If you’re one of the 1.2 million people using the Shopify platform, or over 17 million using PayPal for business then you may or may not be aware of these two scams that customers have used to steal products and money from small businesses worldwide.
I found out about using PayPal e-checks years ago when a customer placed two $1,000 orders simultaneously, and days after the orders were shipped out and delivered PayPal alerted us that their e-check had bounced, and not to fulfill their order.
Unfortunately for us, when it comes to e-commerce customers expect orders to be fulfilled immediately, so we quickly processed and delivered the order to live up to these expectations. What we didn’t know then, was that the payment actually came through as an e-check, something we hadn’t even heard of.
What is a Paypal e-check?
They describe it as the following, “It’s like writing a check, but you send it electronically. Your payment will show as pending until the e-check clears that bank. It usually takes up to 3-6 business days for an e-check to clear and the money to appear in the recipient’s PayPal account.”
What happened, was the order came through looking like any other paid transaction from PayPal to Shopify, but had we manually gone into PayPal to check it would have said it was pending. We didn’t think to do this as we had never even heard of e-checks, and all orders paid via PayPal in the past had come through approved, not pending.
But, over the course of a few days PayPal decided that the customer didn’t actually have the funds available in the account to cover their purchase, so they sent out an automated email to inform us. Unfortunately for us, the order had already been delivered to the scammer, and all efforts of collecting the funds went unsuccessful.
PayPal, then informed us that because they had sent out an automated email when the transaction failed, they were not liable for the lost funds, and that we had never unchecked a small box that allowed us to accept e-check payments.
How to protect your business from falling victim to PayPal fraud
Here’s how to disable e-checks on PayPal:
- Log in to your PayPal account
- While viewing your profile, you’ll see a “selling tools” list. Click “selling preferences”
- Click “update” next to “Block payments”
- Beside “Block the following payments” Check the box “Pay with e-check or German bank transfer for all website payments except eBay”. This will block all future e-check payments.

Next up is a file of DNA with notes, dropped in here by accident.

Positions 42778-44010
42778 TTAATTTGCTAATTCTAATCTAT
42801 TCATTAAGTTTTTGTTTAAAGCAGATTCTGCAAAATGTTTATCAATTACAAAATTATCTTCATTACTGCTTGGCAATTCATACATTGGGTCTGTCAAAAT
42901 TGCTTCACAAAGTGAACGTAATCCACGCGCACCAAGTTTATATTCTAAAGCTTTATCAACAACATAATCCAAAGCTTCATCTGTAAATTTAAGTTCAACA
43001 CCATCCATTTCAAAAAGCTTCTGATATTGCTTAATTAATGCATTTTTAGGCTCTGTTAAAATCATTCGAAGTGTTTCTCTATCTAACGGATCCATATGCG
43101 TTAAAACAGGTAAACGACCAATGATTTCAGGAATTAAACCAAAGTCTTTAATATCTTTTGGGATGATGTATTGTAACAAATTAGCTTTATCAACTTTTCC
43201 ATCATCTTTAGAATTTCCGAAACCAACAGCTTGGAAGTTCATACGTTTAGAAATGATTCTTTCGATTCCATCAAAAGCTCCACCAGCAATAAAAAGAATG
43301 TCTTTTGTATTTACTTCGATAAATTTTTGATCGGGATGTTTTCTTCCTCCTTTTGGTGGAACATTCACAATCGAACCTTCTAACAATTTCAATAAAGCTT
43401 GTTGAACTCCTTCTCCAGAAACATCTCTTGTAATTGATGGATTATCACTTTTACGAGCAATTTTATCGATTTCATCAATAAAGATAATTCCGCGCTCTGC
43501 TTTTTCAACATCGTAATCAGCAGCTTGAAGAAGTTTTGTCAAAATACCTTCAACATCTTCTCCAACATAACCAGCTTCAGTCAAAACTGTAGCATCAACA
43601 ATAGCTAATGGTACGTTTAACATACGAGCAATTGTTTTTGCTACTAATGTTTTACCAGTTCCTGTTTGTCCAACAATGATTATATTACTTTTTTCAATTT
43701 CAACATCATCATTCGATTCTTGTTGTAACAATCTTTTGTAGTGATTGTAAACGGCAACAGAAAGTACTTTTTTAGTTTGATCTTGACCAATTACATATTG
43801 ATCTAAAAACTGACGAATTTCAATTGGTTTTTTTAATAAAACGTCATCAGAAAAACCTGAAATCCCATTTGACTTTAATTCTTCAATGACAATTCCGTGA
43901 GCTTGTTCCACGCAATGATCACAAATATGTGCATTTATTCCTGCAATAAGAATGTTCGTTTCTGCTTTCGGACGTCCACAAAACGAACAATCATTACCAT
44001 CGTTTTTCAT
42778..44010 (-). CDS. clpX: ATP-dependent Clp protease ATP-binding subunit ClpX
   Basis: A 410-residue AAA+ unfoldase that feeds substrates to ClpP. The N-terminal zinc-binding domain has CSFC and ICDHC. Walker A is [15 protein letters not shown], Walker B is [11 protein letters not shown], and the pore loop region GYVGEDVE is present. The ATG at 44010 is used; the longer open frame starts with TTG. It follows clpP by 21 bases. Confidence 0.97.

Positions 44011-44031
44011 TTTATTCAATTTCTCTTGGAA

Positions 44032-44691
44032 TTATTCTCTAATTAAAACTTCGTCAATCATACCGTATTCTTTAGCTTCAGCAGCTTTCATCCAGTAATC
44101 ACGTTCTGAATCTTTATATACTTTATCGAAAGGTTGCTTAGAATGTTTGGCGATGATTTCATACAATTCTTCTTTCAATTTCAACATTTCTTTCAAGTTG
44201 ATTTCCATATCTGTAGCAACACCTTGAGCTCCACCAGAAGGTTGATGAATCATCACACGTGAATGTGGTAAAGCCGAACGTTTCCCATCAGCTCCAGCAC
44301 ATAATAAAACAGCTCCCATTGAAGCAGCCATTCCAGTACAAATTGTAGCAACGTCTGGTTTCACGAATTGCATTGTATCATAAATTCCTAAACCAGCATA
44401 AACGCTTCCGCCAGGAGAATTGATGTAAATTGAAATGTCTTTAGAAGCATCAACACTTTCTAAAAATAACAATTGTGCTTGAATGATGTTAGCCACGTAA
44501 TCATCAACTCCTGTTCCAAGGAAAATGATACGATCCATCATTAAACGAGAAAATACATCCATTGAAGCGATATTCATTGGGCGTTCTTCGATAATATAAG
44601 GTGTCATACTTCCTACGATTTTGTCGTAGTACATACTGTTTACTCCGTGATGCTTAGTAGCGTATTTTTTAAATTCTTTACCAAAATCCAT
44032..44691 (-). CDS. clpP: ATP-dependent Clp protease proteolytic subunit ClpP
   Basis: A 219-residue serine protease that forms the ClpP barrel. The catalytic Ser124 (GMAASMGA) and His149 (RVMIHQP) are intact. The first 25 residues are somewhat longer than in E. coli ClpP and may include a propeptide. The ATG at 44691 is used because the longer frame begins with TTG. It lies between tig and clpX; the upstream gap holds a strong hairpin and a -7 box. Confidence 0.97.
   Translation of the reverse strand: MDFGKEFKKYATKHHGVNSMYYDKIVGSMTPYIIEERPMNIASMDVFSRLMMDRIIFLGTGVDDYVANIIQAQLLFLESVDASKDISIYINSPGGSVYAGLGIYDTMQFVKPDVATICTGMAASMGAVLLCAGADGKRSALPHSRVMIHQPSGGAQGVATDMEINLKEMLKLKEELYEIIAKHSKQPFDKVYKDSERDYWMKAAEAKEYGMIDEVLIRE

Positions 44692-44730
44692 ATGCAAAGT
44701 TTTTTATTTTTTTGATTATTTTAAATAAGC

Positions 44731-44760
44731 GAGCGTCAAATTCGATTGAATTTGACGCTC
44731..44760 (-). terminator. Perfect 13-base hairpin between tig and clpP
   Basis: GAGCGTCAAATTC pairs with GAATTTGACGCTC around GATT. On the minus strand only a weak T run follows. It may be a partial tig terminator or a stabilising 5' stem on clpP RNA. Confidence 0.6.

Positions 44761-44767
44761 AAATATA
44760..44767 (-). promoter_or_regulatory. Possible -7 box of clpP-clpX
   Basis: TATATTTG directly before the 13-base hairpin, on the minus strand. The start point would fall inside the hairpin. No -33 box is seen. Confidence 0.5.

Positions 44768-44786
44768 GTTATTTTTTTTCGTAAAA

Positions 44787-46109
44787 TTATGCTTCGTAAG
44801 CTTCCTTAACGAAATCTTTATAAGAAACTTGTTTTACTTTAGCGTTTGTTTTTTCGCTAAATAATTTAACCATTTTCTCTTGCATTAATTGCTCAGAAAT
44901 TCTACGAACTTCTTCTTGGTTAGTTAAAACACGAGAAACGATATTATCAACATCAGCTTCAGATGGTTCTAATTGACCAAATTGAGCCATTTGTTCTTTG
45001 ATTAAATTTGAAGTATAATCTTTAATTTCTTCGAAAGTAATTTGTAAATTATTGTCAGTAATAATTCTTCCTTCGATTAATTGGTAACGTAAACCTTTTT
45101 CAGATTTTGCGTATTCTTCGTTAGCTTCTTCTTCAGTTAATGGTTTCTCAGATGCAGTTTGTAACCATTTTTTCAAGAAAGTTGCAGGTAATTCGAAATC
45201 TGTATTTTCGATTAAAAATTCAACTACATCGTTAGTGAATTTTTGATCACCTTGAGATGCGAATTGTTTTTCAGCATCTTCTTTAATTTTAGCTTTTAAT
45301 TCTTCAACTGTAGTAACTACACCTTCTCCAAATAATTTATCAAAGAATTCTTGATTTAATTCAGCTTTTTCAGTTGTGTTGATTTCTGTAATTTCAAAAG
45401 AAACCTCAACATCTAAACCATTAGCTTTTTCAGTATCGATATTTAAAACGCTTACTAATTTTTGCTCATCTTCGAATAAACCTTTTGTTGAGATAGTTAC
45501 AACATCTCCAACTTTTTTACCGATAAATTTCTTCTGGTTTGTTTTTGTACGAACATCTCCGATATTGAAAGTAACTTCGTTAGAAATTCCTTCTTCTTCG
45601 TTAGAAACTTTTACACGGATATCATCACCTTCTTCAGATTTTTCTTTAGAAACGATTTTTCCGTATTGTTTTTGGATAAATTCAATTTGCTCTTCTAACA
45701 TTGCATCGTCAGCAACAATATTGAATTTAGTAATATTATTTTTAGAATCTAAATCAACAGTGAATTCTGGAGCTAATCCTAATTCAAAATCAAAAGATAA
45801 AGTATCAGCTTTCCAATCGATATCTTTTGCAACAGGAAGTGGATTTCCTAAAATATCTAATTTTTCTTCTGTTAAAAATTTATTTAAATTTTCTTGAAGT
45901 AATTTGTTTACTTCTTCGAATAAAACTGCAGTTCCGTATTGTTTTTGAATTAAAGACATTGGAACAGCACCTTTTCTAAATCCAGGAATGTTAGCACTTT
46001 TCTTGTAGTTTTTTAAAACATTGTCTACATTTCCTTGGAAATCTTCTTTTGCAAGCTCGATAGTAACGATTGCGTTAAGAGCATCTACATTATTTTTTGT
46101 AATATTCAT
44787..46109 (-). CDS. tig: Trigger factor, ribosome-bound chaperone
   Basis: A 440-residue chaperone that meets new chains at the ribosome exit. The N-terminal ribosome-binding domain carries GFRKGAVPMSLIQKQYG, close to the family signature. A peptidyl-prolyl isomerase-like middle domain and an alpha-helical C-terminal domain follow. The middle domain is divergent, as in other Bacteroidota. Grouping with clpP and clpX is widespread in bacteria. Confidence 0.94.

- Click save
The PayPal lesson was a painful one to learn early on in the fledgling stages of building my business, but it wasn’t the last time we were negatively affected by online scammers. Not every “bad guy” is wearing a black hoodie living in their parents basement, many of them are normal day-to-day customers.
As a Shopify business, do you charge a fee before completing returns for refunds?
Many do in order to cover the original shipping and handling costs and employee wages. What you may not be aware of, is the fact that customers can open a charge back even after their order has been refunded. Yup, if you charge a return fee of any amount, and don’t refund the customer in full, Shopify cannot step in to protect you from a customer opening a charge back after already being refunded.
A customer placed an order for final sale items, used a discount code, got a free gift with their order, and chose the free shipping option at checkout. They then, decided to return the order and requested a refund which we happily obliged to. When the order was returned, a $5.99 “Return Fee” was deducted from the amount refunded to the customer, and a month later she opened a chargeback with her bank for the full amount.
My team responded to the claim, including screenshots of the proof of refund, email correspondence, return policies, and so forth and months later the bank decided in favor of the customer. This customer was able to swindle us out of an additional $250 on top of their original refund, thus making it the first time we paid someone simply for wasting our time. When we brought the situation up to Shopify, they informed us they could only cancel a customers chargeback if we had originally refunded them in full, but if we took so much as $1 they could not help us, it was up to the bank to do the right thing.
How to Avoid Ecommerce Chargebacks
With Shopify and PayPal having been skyrocketed to the perches they sit so high on by profiting off of the sales of small businesses, you would think that they would take precautionary measures to protect their paying users from being swindled by online scammers. In many cases, they do. However, these areas are sore spots that could use a little fine tuning.
So, until they get around to resolving these issues, be sure to block e-check payments on Paypal and look into your policies to see how you can best protect yourself from unwarranted Shopify chargebacks. Your wallet will thank you.
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